Klapisch: Are Yankee newcomers ready for Bronx? — March 2, 2015

Klapisch: Are Yankee newcomers ready for Bronx?

BY BOB KLAPISCH

030215eovaldi

Nathan Eovaldi is armed with a blazing fastball and a keen understanding of what to expect in his first season in the Bronx.

TAMPA, Fla. – Didi Gregorius and Nathan Eovaldi say they’re ready for the beast, otherwise known as baseball in the Bronx, where fans and the tabloids have a nasty habit of swallowing up newcomers. Culture shock? That’s only the G-rated version of what’s waiting for these National Leaguers – and the warning comes from the Yankees themselves.

First, let’s work backward and recall the disaster of Randy Johnson’s initiation in New York in 2005. The Big Unit hadn’t even arrived at his first press conference before confronting a photographer on the street, grabbing his lens and shouting, “Get out of my face” as the two scuffled.

“Welcome to New York,” the photographer said sarcastically as Johnson stormed off. The Yankees were aghast, not only at the left-hander’s caveman behavior, but how unprepared he was for an engaged press corps. One team official said, “Randy felt he didn’t need advice from anyone, that he was Randy Johnson and he was going to do it his way.”

Team officials vowed to better train their players in the future, especially those arriving from other markets. Everyone now undergoes yearly training in February. They watch a slickly produced 15-minute video with cameo appearances from Mariano Rivera, Derek Jeter and Andy Pettitte, as well as Joe Girardi and GM Brian Cashman. The message is as simple as it is enduring: be honest, respect your surroundings, and get ready for life as Yankee, which is unlike anything you’ve ever known.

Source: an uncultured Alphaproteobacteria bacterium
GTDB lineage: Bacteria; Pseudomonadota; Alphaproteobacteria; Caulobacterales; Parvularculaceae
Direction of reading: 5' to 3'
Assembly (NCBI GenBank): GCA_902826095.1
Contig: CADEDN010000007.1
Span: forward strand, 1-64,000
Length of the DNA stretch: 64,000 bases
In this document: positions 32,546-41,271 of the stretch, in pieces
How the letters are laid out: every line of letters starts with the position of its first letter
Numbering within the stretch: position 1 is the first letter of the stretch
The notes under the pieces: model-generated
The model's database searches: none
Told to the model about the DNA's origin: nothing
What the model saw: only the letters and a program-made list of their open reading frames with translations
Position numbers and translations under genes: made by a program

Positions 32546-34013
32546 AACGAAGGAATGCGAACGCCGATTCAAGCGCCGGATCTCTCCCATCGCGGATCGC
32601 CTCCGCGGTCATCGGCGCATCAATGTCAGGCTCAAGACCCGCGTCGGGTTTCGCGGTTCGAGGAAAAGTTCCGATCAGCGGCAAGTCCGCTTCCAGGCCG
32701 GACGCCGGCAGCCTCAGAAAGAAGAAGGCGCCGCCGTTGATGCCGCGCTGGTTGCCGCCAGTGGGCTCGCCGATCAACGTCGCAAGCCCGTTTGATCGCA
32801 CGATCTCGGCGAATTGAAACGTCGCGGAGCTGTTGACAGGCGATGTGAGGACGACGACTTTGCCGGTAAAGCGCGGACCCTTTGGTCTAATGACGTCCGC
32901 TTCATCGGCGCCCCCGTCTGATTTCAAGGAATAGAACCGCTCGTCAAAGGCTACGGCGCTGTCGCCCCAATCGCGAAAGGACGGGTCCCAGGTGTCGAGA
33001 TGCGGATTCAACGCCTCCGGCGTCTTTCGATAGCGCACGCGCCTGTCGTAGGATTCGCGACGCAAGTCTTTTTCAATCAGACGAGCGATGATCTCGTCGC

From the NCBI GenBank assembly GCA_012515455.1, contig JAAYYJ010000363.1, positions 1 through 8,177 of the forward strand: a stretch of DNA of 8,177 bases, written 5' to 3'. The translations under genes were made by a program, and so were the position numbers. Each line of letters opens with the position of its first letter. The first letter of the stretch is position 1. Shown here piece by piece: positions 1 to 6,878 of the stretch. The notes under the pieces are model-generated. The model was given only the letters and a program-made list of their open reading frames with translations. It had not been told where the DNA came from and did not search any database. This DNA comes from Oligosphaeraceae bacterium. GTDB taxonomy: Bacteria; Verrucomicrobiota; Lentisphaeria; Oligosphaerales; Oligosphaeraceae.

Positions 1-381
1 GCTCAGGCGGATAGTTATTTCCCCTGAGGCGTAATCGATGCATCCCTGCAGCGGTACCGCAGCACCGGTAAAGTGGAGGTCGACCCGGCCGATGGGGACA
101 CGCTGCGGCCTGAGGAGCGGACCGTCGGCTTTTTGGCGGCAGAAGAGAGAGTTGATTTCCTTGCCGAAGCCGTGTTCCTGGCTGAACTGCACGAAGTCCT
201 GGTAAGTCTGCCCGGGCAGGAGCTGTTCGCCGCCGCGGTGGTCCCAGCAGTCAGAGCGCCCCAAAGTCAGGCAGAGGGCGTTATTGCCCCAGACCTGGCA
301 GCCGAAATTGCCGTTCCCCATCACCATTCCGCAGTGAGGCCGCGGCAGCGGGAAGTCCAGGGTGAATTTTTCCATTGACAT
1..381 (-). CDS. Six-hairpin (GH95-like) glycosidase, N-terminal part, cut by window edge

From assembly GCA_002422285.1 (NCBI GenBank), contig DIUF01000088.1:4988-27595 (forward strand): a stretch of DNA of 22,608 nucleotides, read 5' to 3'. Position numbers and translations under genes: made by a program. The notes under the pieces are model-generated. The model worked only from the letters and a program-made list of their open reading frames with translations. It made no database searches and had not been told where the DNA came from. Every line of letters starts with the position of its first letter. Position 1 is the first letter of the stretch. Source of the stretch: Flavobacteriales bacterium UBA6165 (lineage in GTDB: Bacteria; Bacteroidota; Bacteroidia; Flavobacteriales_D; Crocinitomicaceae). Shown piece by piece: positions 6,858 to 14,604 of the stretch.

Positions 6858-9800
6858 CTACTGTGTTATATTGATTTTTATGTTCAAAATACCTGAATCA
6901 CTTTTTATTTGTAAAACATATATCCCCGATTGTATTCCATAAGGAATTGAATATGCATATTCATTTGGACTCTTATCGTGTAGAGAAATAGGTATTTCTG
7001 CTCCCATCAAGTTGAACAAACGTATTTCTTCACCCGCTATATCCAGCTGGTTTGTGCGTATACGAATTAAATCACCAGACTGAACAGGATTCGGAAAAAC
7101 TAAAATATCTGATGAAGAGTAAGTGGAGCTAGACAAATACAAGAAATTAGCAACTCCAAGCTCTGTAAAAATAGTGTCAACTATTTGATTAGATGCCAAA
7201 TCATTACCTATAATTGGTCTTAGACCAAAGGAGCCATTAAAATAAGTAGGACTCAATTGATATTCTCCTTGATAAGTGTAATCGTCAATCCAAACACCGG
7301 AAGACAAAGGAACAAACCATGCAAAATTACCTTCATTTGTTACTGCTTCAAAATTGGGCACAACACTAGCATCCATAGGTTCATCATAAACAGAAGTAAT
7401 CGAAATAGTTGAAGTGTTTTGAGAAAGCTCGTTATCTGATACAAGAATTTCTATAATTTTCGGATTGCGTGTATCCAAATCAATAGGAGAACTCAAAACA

“In this market, the high stakes don’t always bring out the best in people. Pressure is debilitating,” said Cashman. “We do our due diligence about the players we bring in, but it’s still an unknown. There’s no way to simulate playing in New York.”

Cashman says he’s done his homework on Gregorius and Eovaldi, both “good guys” who seem to be emotionally equipped for what’s around the corner. Still, the GM admits he’s largely gambling on players who’ve never experienced a five-deep scrum at their lockers after a game, or the damage an angry back-page headline can inflict on a fragile ego.

Many Yankees are indeed strangers to it all. With so many newcomers on the roster, Girardi called spring training, “The first day of school … at a new school.”

Brian McCann, a career National Leaguer like Gregorius and Eovaldi, struggled mightily after signing with the Yankees in 2014. He batted 40 points under his career average and never seemed comfortable with the noise and the energy and the impatience of the universe around him.

McCann admits he was taken aback at his introduction press conference at the Stadium where he looked up and saw, “Eighty-five reporters getting ready to ask me questions. I’d never seen more than three before that [in Atlanta]. I thought, ‘I better step up my game.’Ÿ”

His difficulties didn’t surprise Terry Pendleton, his former hitting instructor in Atlanta who told the New York Post last summer, “New York is not Brian. That’s my opinion. I knew if he chose New York, there would be more than he expected or knew about. He’ll never be comfortable with that.”

The indictment still rankles McCann, who said Pendleton’s remarks were “far from accurate.”

Instead, the catcher says he’s matured and believes Gregorius and Eovaldi will thrive, “As long as they remember to be themselves.”

Gregorius takes the advice to heart. More than anyone, he’s living with the built-in pressure of replacing Jeter, although the Yankees have repeatedly told him to forget about the Captain and, like McCann says, be himself.